Last Updated on May 5, 2015, by eNotes Editorial. Word Count: 1114
Dickinson’s poem, “Much Madness Is Divinest Sense,” opens with a statement that immediately demands the reader’s attention. Dickinson employs her ironic, or contradictory, wit to the full text of this poem, beginning with the paradox in the first line. Questions that may arise with the first two words in this line might concern what she means by “madness.” Is Dickinson referring to insanity or anger? To complicate matters, Dickinson throws the reader off by adding the surprising two words at the end of this line, juxtaposing the first impressions with a contradictory second one. The reader might wonder if Dickinson is serious or if she is poking fun at someone or something. Is she enjoying her madness? Is she using madness to rise above a situation in which she feels uncomfortable or trapped? How can madness make sense? And why “divinest Sense?” Does she mean divine in the sense of being godly, or is she referring to something that is merely delightful?
Note the alliteration in this line. There is the double m in “much madness,” and the s at the end of the words “madness,” “is,” and “divinest.” Also, the word, “Sense,” has s at both the beginning and the end. So this initial line is not only catchy for its contradictory or rebellious twist in meaning, but the use of alliteration makes the line fun to read with the tongue slipping over all the s sounds.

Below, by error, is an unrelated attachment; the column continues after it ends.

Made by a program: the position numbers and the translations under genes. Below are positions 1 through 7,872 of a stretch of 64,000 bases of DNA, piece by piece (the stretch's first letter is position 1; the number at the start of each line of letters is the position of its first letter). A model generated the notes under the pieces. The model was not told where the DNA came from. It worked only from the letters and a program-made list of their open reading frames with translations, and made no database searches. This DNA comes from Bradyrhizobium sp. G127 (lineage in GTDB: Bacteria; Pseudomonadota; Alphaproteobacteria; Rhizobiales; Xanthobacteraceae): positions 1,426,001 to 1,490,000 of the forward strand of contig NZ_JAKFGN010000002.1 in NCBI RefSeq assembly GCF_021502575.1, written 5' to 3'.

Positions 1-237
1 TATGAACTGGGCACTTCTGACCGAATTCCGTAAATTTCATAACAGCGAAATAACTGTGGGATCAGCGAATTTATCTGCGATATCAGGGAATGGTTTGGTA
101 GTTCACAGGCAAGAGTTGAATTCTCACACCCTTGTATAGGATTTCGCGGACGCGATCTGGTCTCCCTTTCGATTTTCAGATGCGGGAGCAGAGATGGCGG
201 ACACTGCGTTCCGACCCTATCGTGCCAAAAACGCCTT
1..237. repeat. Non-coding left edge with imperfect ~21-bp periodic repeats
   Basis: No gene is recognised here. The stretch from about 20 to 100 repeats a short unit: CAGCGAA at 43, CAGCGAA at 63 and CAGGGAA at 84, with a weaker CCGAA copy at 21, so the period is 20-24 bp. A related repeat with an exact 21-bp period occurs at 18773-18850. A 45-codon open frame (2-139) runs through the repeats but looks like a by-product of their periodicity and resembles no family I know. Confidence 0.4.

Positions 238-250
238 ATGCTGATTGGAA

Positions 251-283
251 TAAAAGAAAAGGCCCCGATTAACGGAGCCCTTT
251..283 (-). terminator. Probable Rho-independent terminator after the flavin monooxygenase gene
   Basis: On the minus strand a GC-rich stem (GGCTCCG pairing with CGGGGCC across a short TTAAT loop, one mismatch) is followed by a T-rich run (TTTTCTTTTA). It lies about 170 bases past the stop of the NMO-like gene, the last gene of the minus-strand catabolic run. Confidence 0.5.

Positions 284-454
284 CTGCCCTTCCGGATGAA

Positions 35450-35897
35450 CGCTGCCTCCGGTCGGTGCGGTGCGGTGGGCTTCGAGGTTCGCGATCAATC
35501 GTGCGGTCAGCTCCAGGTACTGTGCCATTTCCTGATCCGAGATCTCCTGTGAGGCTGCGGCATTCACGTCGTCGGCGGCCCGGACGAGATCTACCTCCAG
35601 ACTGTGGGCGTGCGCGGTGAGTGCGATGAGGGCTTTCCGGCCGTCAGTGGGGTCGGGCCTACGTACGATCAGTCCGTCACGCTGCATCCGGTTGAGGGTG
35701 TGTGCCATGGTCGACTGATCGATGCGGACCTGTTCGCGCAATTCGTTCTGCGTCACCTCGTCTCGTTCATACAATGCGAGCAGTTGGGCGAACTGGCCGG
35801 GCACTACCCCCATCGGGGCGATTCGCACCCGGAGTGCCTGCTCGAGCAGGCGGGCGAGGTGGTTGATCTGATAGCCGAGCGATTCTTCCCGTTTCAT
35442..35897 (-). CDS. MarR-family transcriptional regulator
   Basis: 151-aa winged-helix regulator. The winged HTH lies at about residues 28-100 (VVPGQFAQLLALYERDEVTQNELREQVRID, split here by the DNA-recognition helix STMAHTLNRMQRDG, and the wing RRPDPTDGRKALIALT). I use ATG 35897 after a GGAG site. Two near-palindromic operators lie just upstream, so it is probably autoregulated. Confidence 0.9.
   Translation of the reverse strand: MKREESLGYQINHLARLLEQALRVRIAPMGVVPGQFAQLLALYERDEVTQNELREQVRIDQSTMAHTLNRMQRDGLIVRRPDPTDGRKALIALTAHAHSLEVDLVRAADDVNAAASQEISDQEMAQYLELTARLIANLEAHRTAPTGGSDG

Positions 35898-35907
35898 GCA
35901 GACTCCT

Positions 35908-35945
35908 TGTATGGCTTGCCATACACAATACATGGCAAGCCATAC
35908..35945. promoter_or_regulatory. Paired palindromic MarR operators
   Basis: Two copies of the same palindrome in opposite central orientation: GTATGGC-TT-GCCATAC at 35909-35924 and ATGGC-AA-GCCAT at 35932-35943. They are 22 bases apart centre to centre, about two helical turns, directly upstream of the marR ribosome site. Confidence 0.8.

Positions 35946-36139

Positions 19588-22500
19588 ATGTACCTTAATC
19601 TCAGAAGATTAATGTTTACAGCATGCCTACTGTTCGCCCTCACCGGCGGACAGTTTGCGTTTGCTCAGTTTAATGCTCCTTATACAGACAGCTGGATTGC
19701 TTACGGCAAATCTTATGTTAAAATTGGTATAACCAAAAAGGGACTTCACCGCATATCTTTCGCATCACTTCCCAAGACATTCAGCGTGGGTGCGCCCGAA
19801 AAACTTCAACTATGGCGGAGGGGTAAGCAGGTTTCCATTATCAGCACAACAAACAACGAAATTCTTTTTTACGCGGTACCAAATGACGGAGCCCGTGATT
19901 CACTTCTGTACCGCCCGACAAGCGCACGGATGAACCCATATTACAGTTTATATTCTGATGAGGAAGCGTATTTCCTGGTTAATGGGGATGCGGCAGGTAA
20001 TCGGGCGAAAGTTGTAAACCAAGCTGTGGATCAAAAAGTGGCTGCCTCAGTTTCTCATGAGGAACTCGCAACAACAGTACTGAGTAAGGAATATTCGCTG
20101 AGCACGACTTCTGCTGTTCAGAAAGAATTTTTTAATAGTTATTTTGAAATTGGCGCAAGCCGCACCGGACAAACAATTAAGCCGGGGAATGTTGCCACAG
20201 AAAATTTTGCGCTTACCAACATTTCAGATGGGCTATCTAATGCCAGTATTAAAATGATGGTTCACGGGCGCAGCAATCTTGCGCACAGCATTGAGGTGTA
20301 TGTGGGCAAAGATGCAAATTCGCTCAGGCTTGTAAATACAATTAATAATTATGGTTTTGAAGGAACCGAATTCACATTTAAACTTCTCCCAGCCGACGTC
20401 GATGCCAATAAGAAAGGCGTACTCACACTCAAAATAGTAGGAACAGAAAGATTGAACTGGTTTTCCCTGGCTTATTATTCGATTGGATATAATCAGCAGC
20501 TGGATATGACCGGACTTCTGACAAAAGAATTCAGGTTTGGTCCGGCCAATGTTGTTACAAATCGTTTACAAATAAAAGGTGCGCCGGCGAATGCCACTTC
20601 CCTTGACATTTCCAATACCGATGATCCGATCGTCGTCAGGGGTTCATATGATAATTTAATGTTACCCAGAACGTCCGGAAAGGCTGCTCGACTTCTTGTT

The word “discerning” in the second line can be understood in a variety of ways. Discerning can mean discriminating in the sense of being cautious; or it can mean astute, or wise. It can also mean sensitive or even shrewd. Depending on the reader’s experience with, or attitude toward, madness, the poem can turn on the word “discerning.” The reader can interpret this poem as sarcastic, judgmental, or playful. Like all good literature, Dickinson’s poem offers space in which the reader can move around, bringing his or her emotions to the work and enjoying it not only through the author’s view of life but on a personal level as well.
In the third line, Dickinson almost completely turns the first line on its head, placing what was first last and vice versa. Again the line uses alliteration, with s appearing five times. And again there is ambiguity here, this time present in the word “starkest.” Does the poet mean bleak, harsh, or desolate? Or is she making reference to a sense of completeness? She can also be suggesting the adjective, plain.
By twisting the phrases around between lines one and three, Dickinson may simply be emphasizing her opening statement. She may also be saying that it does not take a lot of madness to make sense because even the starkest madness is understandable. However, she is stating that too much sense is the harshest madness of all.
With this line, there arises another question. What does she mean by “Sense?” Is this common sense? Is she implying sanity or rationality? These questions about the meaning of “Sense,” to which she is referring, actually make up the core of the whole poem. It is upon a definition of “Sense” that the poem is written, is it not? Does not the poet want the reader to think about who defines that which is referred to as sense?